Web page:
Of course you must be vigilant, alert, against the bullying instincts of Hindutva. But why should you remain — again, I am excepting individual exceptions — so deafeningly silent when manifest wrongs are perpetrated by your own ‘co-religionists’?

Wrongs are wrongs and should be responded to as sensitive human beings should react to wrongs.

I am deeply disappointed by the fact that apart from some wise and brave individuals, so many of your leaders remained silent when children were massacred in Peshawar. I was waiting — and continue to do so— for powerful Muslim Indian voices, condemning that savagery. I have wondered why I have not heard a collective outcry of disgust. Could it be because you perceive the present Indian government as pro-Hindu? If this is the reason, it is nothing but an alibi. I also thought of another reason, which I hope is completely wrong. I wondered whether your America-sceptic stance on the Palestinian issue made it difficult for your leaders to condemn the Taliban, since they are at war with the U.S. If this has even a semblance of truth, I don’t know what to say. I am certain that neither one of these ‘reasons’ offer a full explanation. But then, why have I not seen multi-denominational public rallies of condemnation across this country led by your leaders? I wait for the day when not just the first but the wisest and most daring voices are raised by your leaders against terrorism that speaks in Islam’s name. Do not allow the words of the Holy Quran to be used as religious and political tools by anyone, whoever he may be.

I also wait for the day when you, the simple folk of your faith raise your voices against any Islamic religious leader who refuses to condemn violence. There is an urgent need for socio-religious introspection within your community and it has to come from within and not forced upon you. The multiple voices within your faith have to be heard and respected.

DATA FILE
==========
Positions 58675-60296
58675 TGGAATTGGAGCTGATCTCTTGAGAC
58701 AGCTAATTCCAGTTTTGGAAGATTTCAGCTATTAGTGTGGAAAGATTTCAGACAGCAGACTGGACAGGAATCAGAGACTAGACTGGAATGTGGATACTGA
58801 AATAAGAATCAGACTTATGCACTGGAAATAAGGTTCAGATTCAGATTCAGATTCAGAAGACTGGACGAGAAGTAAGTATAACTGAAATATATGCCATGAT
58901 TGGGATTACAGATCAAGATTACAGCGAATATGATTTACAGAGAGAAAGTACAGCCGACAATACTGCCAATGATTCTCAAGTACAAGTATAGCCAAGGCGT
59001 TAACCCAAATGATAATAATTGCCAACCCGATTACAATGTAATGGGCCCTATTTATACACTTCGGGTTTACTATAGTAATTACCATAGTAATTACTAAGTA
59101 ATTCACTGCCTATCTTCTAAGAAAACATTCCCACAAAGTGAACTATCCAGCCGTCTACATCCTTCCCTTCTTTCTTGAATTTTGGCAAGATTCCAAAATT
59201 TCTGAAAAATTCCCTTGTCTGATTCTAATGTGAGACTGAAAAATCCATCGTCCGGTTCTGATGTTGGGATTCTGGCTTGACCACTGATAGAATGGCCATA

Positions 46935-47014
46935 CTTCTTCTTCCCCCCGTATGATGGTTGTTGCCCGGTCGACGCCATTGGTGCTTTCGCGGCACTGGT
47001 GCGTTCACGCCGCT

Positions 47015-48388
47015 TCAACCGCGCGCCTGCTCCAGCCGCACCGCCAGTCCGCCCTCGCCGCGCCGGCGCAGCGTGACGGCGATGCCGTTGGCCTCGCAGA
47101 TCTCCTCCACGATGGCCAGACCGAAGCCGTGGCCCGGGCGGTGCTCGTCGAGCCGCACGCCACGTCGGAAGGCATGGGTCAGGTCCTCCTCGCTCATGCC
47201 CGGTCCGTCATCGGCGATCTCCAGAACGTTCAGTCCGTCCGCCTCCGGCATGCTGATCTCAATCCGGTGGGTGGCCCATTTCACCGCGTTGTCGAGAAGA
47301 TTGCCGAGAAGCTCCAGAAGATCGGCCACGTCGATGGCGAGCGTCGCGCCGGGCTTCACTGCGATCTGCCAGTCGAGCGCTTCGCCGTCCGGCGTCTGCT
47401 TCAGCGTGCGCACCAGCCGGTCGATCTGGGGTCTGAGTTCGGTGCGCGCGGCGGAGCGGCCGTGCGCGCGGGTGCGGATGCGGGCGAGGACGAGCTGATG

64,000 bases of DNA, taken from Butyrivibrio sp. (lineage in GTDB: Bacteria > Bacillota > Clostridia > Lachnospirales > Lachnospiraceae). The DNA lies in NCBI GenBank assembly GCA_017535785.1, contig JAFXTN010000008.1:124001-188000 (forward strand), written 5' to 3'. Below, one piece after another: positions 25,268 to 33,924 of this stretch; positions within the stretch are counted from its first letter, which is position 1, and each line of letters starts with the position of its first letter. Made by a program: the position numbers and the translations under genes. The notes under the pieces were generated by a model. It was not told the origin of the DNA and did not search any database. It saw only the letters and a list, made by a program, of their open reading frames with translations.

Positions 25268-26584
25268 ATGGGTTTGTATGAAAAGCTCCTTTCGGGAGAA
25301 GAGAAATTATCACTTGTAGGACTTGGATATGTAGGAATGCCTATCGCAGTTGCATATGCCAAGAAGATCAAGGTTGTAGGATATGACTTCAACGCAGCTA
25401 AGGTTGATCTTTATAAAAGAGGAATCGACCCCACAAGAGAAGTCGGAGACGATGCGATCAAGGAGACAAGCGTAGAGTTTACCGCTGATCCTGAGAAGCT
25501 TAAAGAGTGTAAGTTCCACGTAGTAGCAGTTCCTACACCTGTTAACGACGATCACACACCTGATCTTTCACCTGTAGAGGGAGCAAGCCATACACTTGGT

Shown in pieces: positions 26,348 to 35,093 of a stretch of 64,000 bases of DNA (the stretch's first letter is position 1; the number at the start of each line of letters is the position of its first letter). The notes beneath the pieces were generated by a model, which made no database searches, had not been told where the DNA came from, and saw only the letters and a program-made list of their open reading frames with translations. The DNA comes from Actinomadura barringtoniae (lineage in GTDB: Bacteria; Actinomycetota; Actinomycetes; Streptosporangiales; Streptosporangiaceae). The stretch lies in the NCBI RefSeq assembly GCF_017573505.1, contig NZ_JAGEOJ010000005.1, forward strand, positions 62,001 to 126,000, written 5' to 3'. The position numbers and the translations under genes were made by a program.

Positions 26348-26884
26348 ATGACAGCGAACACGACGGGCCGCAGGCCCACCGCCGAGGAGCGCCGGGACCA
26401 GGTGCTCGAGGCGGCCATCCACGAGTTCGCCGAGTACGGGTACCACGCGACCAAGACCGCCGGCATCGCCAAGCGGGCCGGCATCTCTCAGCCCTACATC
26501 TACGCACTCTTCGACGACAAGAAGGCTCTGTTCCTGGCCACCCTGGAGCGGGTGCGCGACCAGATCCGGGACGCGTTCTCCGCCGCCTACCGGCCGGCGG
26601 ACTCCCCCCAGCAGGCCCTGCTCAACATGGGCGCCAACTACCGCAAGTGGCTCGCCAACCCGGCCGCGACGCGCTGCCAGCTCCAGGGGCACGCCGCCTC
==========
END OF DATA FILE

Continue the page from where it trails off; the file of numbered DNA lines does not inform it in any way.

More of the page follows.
Please — and this is crucial — goad your leaders to speak up for gender equality. Do not give a handle for narrow minds to say ‘Oh, the Indian Muslim keeps his women in medieval backwardness’. Don’t, please, oblige the Hindu bigot by giving grist to his mill.

Do not misinterpret this appeal as a right-wing demand to prove your loyalty to ‘India’. It is most certainly not. I write to you since I sincerely believe that there is need for fearless thought and action within the Islamic world. Many in this country, by instinct and conviction, stand by you, in fact, as you because like you they are human beings who happen to be citizens of the Republic of India. They get branded, quite often, as anti-national or pseudo-secularists. Strengthen their hands so that they can strengthen yours and India’s. Don’t let them down.

India has been enriched by you, like the world has, through your great legacies of the heart and mind. The time has come for that legacy to show its capacity for a new and bold leadership that breaks out of cast-iron moulds.

Yours in admiration and hope,
T.M. Krishna

Originally written for The Hindu